His work has been published online and on disk by conv, leerraum [ ], mystery sea, the land of, winds measure recordings, and/oar, laboratoire moderne, transparent radiation, term. and homophoni, with upcoming solo and collaborative releases on einzeleinheit, leerraum [ ], gears of sand, room40, taвlem, sourdine and mikroton.
crow with no mouth is particularly pleased to bring Asher to the Twin Cities as he rarely appears in concert; this will be Asher’s first performance since concerts in Zurich and Madrid in 2010, and one concert in Brookline in 2011. This is his Minnesota debut.
Mike Bullock is a composer, improviser, intermedia artist, scholar based in Philadelphia, PA. His modes of work include electroacoustic composition, installation, drawing, and video. Bullock performs across the US and in Europe, collaborating with a huge range of artists including Pauline Oliveros, Christian Wolff, Steve Roden, Bhob Rainey and Greg Kelley of nmperign, Mazen Kerbaj, and Theodore Bikel.
In 2010 he and Linda Aubry Bullock co-founded Shadowselves, a platform for their new media work. Bullock’s music has been released by numerous labels including Intransitive, Important, Winds Measure, Sedimental, Grob, 1.8sec, al Maslakh, and Homophoni. He received a PhD from the Arts Department at Rensselaer Polytechnic Institute in Troy, NY, and has taught and lectured in the US and Europe on field recording and improvisation.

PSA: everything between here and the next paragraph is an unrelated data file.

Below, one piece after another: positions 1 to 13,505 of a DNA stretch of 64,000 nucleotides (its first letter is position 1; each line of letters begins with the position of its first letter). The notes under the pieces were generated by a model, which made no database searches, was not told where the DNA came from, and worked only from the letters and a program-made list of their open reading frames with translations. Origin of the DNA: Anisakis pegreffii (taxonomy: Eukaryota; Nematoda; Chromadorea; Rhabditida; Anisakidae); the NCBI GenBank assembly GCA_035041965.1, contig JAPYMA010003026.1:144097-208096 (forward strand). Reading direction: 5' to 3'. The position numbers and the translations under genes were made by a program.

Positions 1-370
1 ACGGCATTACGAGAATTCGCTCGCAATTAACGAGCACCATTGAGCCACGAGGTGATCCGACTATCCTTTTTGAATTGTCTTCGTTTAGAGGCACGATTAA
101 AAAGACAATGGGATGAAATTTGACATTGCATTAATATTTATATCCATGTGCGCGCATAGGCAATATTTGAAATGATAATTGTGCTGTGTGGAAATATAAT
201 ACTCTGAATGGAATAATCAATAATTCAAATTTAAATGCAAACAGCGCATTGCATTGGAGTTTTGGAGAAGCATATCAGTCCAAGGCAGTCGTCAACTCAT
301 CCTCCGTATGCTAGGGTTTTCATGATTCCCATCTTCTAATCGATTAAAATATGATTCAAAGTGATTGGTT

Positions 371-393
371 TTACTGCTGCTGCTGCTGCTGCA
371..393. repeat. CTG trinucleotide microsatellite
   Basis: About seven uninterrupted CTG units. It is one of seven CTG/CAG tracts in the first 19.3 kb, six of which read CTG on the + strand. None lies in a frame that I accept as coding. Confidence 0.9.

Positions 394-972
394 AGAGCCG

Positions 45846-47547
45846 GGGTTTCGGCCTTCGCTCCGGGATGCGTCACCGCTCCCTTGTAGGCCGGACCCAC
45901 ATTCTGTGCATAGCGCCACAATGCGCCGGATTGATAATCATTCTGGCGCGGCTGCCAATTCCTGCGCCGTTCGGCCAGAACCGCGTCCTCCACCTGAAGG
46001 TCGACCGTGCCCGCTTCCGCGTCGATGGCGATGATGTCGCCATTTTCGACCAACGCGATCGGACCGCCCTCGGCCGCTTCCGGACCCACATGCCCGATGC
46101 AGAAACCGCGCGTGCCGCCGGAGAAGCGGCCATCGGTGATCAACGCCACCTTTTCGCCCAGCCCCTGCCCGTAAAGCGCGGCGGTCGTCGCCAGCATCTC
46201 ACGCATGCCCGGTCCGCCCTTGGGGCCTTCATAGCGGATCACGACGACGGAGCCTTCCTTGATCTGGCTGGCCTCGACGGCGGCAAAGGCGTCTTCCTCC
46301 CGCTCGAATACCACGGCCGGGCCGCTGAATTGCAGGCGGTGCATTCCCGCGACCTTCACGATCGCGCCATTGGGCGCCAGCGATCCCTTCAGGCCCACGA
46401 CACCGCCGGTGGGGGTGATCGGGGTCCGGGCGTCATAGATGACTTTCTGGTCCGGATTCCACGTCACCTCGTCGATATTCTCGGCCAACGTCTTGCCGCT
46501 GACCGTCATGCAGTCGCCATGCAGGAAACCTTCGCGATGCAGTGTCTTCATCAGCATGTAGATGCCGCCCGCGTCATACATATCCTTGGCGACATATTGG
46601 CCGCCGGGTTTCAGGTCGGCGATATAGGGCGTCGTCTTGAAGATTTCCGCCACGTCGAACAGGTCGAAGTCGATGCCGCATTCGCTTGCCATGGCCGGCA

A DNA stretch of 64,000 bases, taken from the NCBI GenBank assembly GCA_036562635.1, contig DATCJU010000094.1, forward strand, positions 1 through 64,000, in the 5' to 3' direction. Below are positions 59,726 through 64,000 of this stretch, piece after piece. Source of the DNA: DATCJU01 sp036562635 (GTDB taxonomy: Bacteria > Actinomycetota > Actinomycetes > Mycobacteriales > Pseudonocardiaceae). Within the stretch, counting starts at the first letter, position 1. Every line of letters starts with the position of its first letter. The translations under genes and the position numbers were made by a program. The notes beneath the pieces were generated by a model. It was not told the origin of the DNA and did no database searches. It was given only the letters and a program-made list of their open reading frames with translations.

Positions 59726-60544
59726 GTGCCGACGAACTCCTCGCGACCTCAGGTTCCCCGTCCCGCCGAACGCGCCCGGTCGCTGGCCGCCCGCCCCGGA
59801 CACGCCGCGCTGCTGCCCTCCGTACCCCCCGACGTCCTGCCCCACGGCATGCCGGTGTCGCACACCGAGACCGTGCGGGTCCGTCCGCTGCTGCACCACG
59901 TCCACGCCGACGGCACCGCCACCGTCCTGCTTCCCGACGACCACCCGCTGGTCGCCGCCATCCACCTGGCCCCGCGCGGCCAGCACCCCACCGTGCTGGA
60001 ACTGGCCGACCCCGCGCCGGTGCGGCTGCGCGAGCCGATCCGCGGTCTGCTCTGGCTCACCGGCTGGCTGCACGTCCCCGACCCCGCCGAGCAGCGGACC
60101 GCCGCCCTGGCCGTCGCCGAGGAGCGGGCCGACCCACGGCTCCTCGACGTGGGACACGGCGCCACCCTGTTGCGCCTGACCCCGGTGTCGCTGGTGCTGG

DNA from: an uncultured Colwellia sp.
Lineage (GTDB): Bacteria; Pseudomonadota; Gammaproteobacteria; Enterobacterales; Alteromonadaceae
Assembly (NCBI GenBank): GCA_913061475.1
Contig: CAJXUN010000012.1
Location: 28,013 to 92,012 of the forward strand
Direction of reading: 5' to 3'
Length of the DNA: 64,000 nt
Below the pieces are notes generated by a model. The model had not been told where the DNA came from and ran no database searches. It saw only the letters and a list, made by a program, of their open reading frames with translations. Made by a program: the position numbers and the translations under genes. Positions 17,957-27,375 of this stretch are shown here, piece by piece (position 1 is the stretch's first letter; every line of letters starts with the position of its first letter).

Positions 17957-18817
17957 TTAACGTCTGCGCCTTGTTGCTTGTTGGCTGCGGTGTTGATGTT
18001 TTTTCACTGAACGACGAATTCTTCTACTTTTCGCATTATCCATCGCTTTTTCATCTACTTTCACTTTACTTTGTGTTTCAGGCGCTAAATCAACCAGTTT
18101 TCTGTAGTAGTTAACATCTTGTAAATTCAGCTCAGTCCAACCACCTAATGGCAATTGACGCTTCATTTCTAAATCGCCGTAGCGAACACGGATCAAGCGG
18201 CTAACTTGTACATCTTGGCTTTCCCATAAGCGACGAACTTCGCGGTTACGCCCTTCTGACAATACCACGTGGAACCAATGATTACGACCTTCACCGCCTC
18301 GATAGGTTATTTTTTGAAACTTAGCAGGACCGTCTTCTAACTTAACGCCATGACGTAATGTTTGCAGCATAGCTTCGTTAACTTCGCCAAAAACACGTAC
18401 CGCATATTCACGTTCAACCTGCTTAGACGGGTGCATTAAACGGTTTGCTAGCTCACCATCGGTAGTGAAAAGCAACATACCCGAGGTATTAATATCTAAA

Will Guthrie is an Australian drummer / percussionist living in France. He works in many different settings of music: live performance, improvisation and studio composition using various combinations of drums, percussion, objects, junk, amplification and electronics..
He studied jazz and improvised music(s) at the Victorian College of the Arts in Melbourne, Australia and alongside Ren Walters he started the weekly concert series ‘Improvised Tuesdays’, now known as the Make It Up Club and is Australia’s longest running performance space dedicated to experimental and improvised musics. In Nantes, France he is part of the collective CABLE# which also organizes regular concerts and an annual festival. He also runs the experimental improvised CD label and mail-order service; ANTBOY MUSIC.
He plays solo using different combinations of drums, percussion, amplification and electronics, in minimalist/maximalist free jazz trio THE AMES ROOM (with Jean-Luc Guionnet & Clayton Thomas), in appalachian mutant folk duo ELWOOD & GUTHRIE (with Scott Stroud), as well as the electro/acoustic improvised/composed ensemble THYMOLPHTHALEIN (with Anthony Pateras, Natasha Anderson, Clayton Thomas & Jérôme Noetinger).
Regular collaborators past and present include Erell Latimier, Keith Rowe, Adam Sussmann, Matt Earle, David Maranha, Ren Walters, Jean-Philippe Gross, Greg Kingston, Helmut Schafer, David Ades, Mark Simmonds …
Will currently lives in Nantes, France.
This is Guthrie’s Minnesota debut.